Can You Get Disability for Bipolar Disorder?

By August 2, 2021 No Comments

Since bipolar disorder is a significant mental disorder, but not one that’s always easily diagnosed, it’s tough to determine a potential Social Security Disability claim for those affected by severe cases. It’s important to know that the Social Security Administration (SSA) does recognize severe cases as qualifying disabilities. Typically, these cases must demonstrate certain debilitating limitations for Disability Insurance Benefits or SSI approval.

How Bipolar Disorder Can Qualify for Social Security Disability

Bipolar disorder is detailed in Social Security’s impairment listing “12.00 – Mental Disorders – Adult” with a link to “12.04 Depressive, bipolar and related disorders” for more detailed information. The listing highlights several different ways depressive and bipolar disorder could qualify as severe mental illnesses. The description is as follows:

Medical documentation, for bipolar disorder specifically, is characterized by three or more of the following:

    • Pressured speech;
    • Flight of ideas;
    • Inflated self-esteem;
    • Decreased need for sleep;
    • Distractibility;
    • Involvement in activities that have a high probability of painful consequences that are not recognized; or
    • Increase in goal-directed activity or psychomotor agitation.


Extreme limitation of one, or marked limitation of two, of the following areas of mental functioning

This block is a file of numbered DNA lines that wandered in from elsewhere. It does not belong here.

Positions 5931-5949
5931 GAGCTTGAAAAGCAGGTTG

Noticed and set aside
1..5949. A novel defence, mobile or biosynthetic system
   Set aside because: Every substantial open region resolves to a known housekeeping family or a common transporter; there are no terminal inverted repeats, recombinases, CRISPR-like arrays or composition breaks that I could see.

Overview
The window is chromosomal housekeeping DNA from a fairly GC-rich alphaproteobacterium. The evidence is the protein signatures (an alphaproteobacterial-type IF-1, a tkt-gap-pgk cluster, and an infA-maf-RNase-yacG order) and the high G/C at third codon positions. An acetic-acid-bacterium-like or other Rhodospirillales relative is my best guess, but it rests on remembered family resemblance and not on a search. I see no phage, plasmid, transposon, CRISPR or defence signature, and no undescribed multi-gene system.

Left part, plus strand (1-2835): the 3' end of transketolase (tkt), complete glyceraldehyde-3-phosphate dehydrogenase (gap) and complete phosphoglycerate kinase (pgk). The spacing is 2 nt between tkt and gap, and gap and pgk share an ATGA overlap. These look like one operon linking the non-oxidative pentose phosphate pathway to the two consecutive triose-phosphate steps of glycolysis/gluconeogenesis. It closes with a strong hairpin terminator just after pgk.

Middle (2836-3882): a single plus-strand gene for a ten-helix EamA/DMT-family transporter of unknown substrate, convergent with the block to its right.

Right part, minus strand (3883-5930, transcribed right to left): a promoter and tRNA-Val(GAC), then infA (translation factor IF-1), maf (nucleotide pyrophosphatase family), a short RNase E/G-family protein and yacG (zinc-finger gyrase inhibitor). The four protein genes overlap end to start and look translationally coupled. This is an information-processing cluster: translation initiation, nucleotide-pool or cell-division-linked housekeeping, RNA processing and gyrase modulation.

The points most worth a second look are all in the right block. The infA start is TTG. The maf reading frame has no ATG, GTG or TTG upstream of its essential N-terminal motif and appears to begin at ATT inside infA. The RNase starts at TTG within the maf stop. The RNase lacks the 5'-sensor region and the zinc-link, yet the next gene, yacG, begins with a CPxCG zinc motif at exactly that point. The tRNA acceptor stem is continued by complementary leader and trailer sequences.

1. Understand, remember, or apply information
    2. Interact with others
    3. Concentrate, persist, or maintain pace
    4. Adapt or manage oneself


The mental disorder is “serious and persistent;” that is, you have a medically documented history of the existence of the disorder over a period of at least 2 years, and there is evidence of both:

    1. Medical treatment, mental health therapy, psychosocial support(s), or a highly structured setting(s) that is ongoing and that diminishes the symptoms and signs of your mental disorder, and
    2. Marginal adjustment – minimal capacity to adapt to changes in your environment or to demands that are not already part of your daily life.

The only way to quantify the severity of any bipolar disorder for Social Security purposes is to have it formally diagnosed by a mental health professional. Family and friend statements can also help prove the merit of a serious illness.


However, this is just a broad overview of how bipolar disorders may qualify for Disability Insurance Benefits or SSII. An initial denial is fairly common if the disorder is not appropriately documented. If you’ve been denied in Oregon, it may be time to consult a Social Security attorney. For those working through this process in Eugene or Albany, call Drew L. Johnson, P.C. today at (541) 434-6466 to learn more and schedule a free consultation.